Disinformation may be nation’s greatest enemy

Some  claim it’s too late to do anything about the problem.

Following the 2016 election it was indisputable that Russia carried out a massive disinformation campaign to influence its outcome. Yet, no investigation ever determined that actual votes were ever changed at the polls.

However, just recently, the FBI and the federal Department of Homeland Security declared Russian cyber actors probably did research and reconnaissance against every state’s election system in 2016.

In light of these threats and others, it’s imperative everyone be vigilant about online disinformation and actual attempts to hack into election networks.

But perhaps nowhere is that responsibility greater than with our secretary of state’s office, which oversees elections, and by all appearances he takes this threat seriously.

Not only has Secretary of State Mac Warner sought to build a dialogue with  public officials, political parties and their candidates, but also with our youth about this issue.

Since his election, his office’s Information Technology Division  upgraded its abilities and hired a cyber-security expert — a full-time “cyber-guard.”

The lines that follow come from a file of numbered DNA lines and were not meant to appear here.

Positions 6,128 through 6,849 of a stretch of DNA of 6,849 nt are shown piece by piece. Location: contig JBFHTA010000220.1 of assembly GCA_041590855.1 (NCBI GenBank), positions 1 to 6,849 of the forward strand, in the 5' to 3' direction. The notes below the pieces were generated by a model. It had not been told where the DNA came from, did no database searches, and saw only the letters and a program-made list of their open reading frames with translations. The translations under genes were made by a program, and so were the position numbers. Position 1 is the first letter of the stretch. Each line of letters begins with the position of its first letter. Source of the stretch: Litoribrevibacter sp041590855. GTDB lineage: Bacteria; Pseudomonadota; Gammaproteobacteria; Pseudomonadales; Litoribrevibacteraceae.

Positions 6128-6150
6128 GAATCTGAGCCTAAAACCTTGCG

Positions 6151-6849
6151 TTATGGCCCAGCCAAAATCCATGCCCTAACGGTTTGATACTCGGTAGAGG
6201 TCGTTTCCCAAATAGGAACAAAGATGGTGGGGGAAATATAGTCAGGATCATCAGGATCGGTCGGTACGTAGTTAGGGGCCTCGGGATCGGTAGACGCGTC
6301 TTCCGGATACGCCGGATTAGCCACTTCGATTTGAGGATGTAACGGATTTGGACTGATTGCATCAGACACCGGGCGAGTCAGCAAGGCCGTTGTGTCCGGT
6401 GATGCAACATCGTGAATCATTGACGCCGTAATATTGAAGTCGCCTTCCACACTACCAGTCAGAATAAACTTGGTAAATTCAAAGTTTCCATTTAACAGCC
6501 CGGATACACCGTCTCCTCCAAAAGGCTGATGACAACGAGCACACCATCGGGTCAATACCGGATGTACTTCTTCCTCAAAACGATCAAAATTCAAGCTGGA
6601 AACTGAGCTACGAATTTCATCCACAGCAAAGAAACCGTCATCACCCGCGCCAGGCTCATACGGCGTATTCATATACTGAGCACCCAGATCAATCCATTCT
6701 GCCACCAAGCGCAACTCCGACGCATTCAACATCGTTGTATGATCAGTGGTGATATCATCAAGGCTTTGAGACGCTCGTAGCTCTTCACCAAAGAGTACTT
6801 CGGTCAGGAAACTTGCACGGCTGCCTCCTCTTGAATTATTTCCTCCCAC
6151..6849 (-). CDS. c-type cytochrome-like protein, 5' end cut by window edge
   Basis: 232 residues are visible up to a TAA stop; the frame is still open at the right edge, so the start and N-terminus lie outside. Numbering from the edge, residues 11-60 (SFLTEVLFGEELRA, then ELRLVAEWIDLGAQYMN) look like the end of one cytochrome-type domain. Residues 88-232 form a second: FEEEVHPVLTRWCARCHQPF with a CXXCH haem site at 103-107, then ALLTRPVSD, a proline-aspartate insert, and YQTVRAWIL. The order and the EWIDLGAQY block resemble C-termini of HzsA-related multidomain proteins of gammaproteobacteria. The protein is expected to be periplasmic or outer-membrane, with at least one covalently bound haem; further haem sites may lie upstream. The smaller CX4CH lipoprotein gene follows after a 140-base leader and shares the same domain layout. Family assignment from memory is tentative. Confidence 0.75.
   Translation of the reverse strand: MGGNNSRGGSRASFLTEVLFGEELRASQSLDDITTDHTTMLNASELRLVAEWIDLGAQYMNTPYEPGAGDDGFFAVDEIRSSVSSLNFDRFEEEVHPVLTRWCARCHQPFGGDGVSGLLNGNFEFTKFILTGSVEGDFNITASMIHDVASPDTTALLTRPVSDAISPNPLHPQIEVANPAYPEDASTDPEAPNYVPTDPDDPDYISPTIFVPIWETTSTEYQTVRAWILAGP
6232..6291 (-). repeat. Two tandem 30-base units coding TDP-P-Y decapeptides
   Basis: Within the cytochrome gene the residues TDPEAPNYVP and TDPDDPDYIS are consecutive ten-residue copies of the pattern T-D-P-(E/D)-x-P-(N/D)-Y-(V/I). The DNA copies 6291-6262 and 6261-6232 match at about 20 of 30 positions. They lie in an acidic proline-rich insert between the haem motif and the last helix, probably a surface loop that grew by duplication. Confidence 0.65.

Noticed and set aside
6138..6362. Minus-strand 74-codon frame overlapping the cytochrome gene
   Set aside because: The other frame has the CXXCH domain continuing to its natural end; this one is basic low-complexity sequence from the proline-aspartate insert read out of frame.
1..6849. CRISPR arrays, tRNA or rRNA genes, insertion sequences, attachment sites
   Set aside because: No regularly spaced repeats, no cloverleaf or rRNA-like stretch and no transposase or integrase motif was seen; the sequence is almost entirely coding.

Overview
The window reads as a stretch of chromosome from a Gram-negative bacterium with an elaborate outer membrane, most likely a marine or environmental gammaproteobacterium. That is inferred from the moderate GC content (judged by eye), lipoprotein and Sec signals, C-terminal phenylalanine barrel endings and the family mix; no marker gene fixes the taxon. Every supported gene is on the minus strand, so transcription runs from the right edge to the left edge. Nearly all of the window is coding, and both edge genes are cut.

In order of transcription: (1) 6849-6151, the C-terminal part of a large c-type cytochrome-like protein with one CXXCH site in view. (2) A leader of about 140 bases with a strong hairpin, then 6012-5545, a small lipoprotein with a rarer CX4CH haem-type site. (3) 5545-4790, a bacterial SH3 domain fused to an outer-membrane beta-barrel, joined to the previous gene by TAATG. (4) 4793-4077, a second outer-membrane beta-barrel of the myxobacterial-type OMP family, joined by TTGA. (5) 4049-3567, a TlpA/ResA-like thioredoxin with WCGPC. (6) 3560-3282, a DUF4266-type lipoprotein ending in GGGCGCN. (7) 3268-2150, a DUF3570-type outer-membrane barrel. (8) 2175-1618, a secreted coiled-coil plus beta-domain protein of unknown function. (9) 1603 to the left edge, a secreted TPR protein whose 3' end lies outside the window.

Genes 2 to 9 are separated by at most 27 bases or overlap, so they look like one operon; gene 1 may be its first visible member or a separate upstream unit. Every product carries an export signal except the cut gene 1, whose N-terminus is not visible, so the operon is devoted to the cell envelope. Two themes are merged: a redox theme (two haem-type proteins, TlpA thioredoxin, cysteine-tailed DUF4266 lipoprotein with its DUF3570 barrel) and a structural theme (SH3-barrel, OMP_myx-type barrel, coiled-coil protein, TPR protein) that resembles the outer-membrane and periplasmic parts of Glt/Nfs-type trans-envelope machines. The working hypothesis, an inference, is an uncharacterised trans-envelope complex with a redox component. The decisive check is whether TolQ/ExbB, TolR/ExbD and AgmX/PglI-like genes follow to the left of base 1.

But we were most impressed to learn  Warner is conducting a tour of state high schools to educate young people about the dangers of spreading such disinformation online.

The program is  currently being evaluated by the state Board of Education and the federal DHS. Later, it’s expected to be evaluated for release in schools nationwide.

Our newspaper applauds this effort to display the kinds of posts, memes and images put on social media by Russian accounts. In case anyone thinks such online disinformation faded away after 2016, they would be wrong. If anything, it has become more sophisticated and pervasive.

According to the DHS, 5,956 “inciting” Instagram posts were created by Russian accounts in 2017, up from 2,611 in 2016. These accounts spawn tweets, Facebook posts, videos and mentions on other forms of media.

It’s nothing new that young people and adults are cautioned not to jump to conclusions based on social media posts. However, when the bad actors are our nation’s greatest adversary every American must be on guard against such efforts.

It’s important to check out what we see and read about candidates and issues and not perpetuate it by letting our emotions — and opinions — run wild.

Warner’s efforts to heighten awareness about intentional disinformation online by foreign agents is well-advised.

In an age when we cannot talk about the weather without politics intruding,  it’s critical to get our facts straight.

Especially when the subject is the cornerstone of our government — our elections.

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